The La Ronge Ice Wolves objective is to not only be successful on the ice but also to prepare our young men for growth in athletics, academics and to enhance their social and community awareness. To do this, Northern Lights Hockey Development, the governing board of the La Ronge Ice Wolves, has partnered with community members, educational institutions and schools to create as many opportunities for our athletes as possible. The community has a wide range of facilities and programs for players to continue building and working towards an academic goal. Our board of directors and coaching staff recognizes the importance of combining education and hockey to enhance scholarship opportunities.
Churchill High school & Senator Myles Venne High School
The two high schools offer the opportunity to finish curriculum classes in an effort to continue on pace to continue to gain credits while playing hockey so athletes can graduate on time at the end of the season. Each high school offers an array of credits for players who want a regimented and traditional classroom environment to build success. Both schools have guidance councillors who will assist in planning classes around practice times and the season in the best effort to assist our players in a successful year.
The Edcentre is a unique school in the north, that is a comprehensive online school. They offer an array of credits to help athletes graduate or to upgrade classes. The credits offered with the Edcentre are of the high school curriculum and accessed online. The entire course is laid out for them in assignment format, with assistance available from instructors. This is not a correspondence course, the head office for the Edcentre is in La Ronge, where instructors have office hours and are available to meet with students face to face , as well as through the course site.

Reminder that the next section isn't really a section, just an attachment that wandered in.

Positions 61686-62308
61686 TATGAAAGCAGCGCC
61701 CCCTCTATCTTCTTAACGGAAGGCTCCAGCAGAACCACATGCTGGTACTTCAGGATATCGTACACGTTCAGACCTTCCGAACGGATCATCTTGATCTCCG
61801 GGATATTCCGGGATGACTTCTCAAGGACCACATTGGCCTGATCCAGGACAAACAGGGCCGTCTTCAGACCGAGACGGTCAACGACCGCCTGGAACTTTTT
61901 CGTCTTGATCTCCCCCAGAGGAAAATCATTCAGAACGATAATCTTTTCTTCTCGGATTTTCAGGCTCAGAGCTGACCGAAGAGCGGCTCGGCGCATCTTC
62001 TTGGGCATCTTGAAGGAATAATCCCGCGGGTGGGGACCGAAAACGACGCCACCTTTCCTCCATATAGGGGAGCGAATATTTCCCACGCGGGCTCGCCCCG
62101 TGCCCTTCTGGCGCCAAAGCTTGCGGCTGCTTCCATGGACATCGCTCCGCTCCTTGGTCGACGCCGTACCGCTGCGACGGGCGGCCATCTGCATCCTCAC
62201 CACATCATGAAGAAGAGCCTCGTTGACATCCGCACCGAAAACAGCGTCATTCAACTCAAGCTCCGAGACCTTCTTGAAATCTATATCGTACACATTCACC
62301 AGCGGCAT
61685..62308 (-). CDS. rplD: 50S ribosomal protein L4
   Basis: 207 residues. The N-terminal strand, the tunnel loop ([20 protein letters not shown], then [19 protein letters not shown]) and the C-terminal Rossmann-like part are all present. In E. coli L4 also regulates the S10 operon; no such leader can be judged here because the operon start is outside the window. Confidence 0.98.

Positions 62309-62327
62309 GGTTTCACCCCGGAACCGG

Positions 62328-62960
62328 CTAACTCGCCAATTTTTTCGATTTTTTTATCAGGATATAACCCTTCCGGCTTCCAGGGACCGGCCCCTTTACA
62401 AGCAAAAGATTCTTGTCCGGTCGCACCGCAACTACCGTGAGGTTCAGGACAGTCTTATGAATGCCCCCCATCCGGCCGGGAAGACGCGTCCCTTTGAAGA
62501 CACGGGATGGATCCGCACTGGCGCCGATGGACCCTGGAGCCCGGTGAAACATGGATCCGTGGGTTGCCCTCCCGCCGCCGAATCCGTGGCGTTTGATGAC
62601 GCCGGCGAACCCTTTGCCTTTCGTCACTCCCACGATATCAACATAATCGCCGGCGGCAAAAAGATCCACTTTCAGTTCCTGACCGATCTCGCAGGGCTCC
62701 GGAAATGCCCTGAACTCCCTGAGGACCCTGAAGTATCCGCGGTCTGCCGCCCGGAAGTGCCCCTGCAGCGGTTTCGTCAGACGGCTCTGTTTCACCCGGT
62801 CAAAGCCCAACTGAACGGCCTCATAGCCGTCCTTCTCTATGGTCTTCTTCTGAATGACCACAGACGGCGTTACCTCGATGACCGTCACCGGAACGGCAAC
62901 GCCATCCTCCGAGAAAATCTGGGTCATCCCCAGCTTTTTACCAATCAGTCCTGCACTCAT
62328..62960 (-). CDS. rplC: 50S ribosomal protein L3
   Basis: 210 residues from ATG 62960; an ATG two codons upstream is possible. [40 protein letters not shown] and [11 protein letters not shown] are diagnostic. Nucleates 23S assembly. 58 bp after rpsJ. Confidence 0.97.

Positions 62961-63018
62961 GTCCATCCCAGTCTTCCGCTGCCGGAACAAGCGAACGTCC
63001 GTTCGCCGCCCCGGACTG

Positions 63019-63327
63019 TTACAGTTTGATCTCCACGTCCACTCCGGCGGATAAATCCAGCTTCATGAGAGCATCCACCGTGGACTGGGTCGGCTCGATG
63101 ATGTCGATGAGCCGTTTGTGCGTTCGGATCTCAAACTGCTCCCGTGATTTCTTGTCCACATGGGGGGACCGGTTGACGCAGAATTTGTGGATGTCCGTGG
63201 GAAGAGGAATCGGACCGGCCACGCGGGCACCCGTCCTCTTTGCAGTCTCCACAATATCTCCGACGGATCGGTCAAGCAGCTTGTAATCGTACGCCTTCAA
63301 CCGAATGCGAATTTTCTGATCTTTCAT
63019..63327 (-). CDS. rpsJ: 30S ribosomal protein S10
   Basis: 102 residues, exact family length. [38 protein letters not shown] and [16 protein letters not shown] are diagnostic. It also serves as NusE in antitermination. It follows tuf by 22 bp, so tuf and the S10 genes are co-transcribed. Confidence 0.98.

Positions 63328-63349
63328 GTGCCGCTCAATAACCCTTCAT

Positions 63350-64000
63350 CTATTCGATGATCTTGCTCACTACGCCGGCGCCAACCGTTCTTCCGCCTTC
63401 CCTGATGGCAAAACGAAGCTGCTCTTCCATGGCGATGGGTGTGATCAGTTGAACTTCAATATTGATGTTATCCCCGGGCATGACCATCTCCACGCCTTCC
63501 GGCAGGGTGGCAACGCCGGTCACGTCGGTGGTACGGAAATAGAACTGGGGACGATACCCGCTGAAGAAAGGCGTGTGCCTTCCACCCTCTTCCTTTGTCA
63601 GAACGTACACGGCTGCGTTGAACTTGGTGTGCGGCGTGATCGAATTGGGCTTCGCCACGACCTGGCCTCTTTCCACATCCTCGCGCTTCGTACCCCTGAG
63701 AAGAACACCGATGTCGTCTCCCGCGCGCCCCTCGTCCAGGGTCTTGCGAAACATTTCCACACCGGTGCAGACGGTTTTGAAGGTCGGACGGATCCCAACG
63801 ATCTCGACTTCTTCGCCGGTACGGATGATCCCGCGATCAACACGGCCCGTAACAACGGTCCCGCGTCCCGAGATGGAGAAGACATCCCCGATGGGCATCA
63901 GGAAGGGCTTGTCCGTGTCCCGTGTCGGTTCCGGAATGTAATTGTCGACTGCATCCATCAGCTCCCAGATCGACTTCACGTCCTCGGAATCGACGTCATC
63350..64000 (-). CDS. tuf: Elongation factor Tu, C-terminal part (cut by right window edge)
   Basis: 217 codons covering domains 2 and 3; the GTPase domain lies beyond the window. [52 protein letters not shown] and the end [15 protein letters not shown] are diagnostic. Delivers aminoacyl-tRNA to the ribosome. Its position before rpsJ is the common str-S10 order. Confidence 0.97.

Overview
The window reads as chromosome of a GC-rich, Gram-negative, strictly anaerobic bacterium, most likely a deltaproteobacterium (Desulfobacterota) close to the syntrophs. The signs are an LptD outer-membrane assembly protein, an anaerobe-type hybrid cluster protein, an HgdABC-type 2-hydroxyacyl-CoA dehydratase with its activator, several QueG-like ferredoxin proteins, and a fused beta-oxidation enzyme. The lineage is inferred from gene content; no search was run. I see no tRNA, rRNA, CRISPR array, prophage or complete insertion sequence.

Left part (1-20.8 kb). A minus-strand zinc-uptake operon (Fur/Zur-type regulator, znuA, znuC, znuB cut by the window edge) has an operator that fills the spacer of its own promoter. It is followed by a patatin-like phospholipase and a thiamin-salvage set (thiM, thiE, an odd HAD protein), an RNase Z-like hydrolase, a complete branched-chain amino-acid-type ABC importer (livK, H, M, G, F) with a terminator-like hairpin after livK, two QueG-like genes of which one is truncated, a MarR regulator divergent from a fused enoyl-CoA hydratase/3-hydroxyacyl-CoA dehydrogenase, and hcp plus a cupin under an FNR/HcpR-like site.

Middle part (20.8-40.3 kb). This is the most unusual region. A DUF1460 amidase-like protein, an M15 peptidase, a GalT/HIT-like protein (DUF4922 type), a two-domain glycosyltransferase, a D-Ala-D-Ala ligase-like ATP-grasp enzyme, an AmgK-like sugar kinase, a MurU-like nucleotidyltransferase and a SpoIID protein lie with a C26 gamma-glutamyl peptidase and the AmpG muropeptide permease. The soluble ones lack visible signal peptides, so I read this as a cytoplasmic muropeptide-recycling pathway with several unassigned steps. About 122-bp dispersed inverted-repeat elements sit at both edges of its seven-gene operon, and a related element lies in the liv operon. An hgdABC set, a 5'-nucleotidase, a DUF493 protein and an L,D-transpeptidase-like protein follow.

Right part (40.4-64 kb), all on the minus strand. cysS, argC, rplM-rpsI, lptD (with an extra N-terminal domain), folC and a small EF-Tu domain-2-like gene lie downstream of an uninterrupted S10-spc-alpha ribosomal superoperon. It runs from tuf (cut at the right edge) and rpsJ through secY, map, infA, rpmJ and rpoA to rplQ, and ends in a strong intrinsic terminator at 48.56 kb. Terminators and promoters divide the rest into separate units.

Northlands College is a regional college that offers University classes through the University of Saskatchewan and the University of Regina. Northlands offers a number of degree programs but also a wide array of classes in the first and second year that are transferrable all over North America. Northlands College offers University courses in many different modes that give our athletes many different perspectives and prepare them for university. There are televised classes, face to face instruction, video-conferenced classes as well as online. There are also some blended courses that use a combination of two of these modes to support students through distance learning. The best thing about Northlands College University model is the use of Instructor Aides in the classroom to help facilitate course material and liaison for professors from the University. They work as tutors in a supportive classroom model to assist students.
Homework & tutor support
La Ronge is a smaller community with lots of supports for our players. Through Northlands College there are hours that students can work at the school in a quiet space to get some much needed work done, as well as to ask for help. The La Ronge Ice Wolves have a volunteer education coordinator to help facilitate information and choices to student athletes.
Northlands College offers the invigilation of the SAT exam, while the education coordinator offers SAT prep sessions, tutors and homework time to work on practice questions to prepare for the SAT exam.